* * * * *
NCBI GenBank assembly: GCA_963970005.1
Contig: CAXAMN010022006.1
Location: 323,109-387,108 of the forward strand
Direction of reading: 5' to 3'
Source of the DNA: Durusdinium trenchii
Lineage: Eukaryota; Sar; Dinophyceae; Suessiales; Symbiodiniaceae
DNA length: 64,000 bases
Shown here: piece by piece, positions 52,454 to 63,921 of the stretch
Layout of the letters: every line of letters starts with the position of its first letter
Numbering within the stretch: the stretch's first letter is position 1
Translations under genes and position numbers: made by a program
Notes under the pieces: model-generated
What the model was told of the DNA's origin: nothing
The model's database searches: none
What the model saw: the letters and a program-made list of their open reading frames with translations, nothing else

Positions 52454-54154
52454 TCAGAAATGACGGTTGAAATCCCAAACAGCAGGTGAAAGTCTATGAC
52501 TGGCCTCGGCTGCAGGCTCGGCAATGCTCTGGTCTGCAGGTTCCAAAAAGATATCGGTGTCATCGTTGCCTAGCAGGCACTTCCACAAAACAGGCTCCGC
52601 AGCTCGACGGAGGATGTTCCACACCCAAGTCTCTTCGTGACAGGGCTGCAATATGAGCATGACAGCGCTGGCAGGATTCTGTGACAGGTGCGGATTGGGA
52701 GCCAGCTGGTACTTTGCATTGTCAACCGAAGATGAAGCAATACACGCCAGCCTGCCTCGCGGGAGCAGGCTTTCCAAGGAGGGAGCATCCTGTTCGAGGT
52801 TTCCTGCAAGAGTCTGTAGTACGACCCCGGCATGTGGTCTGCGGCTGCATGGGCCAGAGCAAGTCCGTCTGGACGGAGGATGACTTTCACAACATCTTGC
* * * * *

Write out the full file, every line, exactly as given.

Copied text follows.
NCBI GenBank assembly: GCA_963970005.1
Contig: CAXAMN010022006.1
Location: 323,109-387,108 of the forward strand
Direction of reading: 5' to 3'
Source of the DNA: Durusdinium trenchii
Lineage: Eukaryota; Sar; Dinophyceae; Suessiales; Symbiodiniaceae
DNA length: 64,000 bases
Shown here: piece by piece, positions 52,454 to 63,921 of the stretch
Layout of the letters: every line of letters starts with the position of its first letter
Numbering within the stretch: the stretch's first letter is position 1
Translations under genes and position numbers: made by a program
Notes under the pieces: model-generated
What the model was told of the DNA's origin: nothing
The model's database searches: none
What the model saw: the letters and a program-made list of their open reading frames with translations, nothing else

Positions 52454-54154
52454 TCAGAAATGACGGTTGAAATCCCAAACAGCAGGTGAAAGTCTATGAC
52501 TGGCCTCGGCTGCAGGCTCGGCAATGCTCTGGTCTGCAGGTTCCAAAAAGATATCGGTGTCATCGTTGCCTAGCAGGCACTTCCACAAAACAGGCTCCGC
52601 AGCTCGACGGAGGATGTTCCACACCCAAGTCTCTTCGTGACAGGGCTGCAATATGAGCATGACAGCGCTGGCAGGATTCTGTGACAGGTGCGGATTGGGA
52701 GCCAGCTGGTACTTTGCATTGTCAACCGAAGATGAAGCAATACACGCCAGCCTGCCTCGCGGGAGCAGGCTTTCCAAGGAGGGAGCATCCTGTTCGAGGT
52801 TTCCTGCAAGAGTCTGTAGTACGACCCCGGCATGTGGTCTGCGGCTGCATGGGCCAGAGCAAGTCCGTCTGGACGGAGGATGACTTTCACAACATCTTGC